OBJECTIVE: To assess long-term effects of biofeedback training on pubertal chronic prostatitis (CP).
METHODS: Pubertal CP patients received 12-week intensive biofeedback training and were divided into two groups: group 1 received further monthly training ≥24 (26-36) months; group 2 received further monthly training < 24 (13-23) months. National Institutes of Health-CP Symptom Index (NIH-CPSI) scores, maximum urinary flow rate (Qmax) and postvoid residual urine volume (PVR) were recorded monthly.
RESULTS: Total NIH-CPSI scores decreased significantly in group 1 (n = 10; mean age ± SD 16.5 ± 1.1 years) together with all subdomain scores (pain, urination, life impact). Total NIH-CPSI scores increased significantly in group 2 (n = 12; mean age ± SD 16.3 ± 1.2 years) at 30 and 36 months, and were significantly different from group 1 at these time points. Urination and life-impact scores increased significantly and Qmax decreased significantly in group 2 at 30 and 36 months. PVR was unchanged in either group.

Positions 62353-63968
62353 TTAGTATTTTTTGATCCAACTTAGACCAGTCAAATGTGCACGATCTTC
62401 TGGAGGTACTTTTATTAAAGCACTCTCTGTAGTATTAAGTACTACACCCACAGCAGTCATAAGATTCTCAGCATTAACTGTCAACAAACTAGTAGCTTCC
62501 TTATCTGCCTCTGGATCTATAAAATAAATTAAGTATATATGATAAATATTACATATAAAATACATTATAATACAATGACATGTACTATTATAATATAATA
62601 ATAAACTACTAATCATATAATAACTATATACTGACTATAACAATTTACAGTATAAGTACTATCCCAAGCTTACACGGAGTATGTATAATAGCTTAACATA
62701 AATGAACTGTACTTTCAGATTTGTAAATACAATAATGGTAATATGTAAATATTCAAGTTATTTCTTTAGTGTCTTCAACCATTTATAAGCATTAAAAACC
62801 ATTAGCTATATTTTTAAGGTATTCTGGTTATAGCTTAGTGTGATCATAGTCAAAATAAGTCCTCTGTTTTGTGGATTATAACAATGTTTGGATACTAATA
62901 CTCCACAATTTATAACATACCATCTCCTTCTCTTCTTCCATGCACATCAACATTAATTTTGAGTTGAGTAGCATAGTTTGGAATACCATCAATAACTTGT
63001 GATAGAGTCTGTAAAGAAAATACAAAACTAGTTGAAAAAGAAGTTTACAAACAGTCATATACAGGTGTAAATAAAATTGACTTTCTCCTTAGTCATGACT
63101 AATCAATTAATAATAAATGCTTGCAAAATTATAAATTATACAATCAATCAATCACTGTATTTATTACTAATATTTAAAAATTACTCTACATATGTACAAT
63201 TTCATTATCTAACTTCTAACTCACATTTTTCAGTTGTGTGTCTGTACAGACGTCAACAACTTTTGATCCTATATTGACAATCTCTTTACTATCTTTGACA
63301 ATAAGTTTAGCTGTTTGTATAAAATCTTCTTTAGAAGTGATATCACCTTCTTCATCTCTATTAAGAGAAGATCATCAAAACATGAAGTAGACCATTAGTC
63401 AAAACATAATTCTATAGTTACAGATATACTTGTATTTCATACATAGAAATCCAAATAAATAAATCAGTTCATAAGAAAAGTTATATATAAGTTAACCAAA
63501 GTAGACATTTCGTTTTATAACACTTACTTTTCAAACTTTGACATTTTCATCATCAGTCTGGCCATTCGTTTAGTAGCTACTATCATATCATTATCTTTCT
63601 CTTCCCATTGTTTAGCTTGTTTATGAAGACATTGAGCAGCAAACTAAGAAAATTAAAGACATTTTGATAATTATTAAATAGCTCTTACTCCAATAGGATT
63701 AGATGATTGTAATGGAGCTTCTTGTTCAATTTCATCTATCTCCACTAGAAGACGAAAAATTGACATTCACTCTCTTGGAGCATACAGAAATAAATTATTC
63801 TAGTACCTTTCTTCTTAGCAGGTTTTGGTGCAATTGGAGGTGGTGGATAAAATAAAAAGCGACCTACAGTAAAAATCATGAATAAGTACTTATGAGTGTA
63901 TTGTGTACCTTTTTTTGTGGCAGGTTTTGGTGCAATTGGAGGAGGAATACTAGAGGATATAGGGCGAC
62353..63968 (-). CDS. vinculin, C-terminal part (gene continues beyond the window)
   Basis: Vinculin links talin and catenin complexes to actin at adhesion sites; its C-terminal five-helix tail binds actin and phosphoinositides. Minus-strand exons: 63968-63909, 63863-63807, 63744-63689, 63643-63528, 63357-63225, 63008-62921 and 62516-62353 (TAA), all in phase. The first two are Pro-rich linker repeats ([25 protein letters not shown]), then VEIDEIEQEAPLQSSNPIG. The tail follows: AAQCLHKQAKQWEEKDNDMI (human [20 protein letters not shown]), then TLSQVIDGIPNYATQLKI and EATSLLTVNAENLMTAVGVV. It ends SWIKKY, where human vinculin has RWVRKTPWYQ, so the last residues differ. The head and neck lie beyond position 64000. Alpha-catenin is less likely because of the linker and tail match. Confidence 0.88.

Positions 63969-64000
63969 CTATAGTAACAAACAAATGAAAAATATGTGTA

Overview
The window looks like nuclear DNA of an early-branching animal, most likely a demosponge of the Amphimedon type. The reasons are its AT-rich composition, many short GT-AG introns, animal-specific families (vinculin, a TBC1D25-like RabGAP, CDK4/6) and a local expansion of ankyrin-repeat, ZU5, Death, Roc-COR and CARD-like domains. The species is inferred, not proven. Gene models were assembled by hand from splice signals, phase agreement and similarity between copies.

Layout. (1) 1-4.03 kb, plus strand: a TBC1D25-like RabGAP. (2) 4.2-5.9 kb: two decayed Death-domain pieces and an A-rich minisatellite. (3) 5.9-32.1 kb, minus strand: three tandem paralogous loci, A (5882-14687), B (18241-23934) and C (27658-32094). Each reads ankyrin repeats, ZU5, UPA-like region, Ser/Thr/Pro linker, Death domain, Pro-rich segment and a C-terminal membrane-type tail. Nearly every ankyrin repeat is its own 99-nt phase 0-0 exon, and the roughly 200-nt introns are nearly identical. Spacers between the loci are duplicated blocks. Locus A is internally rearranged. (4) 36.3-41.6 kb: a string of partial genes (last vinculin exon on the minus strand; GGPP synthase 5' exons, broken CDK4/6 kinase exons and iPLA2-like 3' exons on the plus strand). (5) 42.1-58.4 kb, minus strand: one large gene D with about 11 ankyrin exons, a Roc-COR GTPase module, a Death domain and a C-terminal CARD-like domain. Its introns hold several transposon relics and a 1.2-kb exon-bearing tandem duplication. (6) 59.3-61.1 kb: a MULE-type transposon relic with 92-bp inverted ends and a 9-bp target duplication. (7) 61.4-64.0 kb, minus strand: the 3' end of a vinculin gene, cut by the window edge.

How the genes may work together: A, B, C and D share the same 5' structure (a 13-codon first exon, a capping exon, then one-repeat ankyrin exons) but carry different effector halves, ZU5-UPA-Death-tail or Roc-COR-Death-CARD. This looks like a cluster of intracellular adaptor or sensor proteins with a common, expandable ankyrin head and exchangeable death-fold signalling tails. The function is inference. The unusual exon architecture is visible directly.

CONCLUSIONS: Twelve-week intensive biofeedback training requires lengthy consolidation sessions to achieve long-term success. Further investigation should assess longer intervals between consolidation sessions, for improving patient compliance and outcome.
Wang J, Qi L, Zhang XY, Dai YQ, Li Y. Are you the author?
Department of Urology, Xiang Ya Hospital, Central South University, Changsha City, Hunan Province, China.
Reference: J Int Med Res. 2013 Feb 6. Epub ahead of print.
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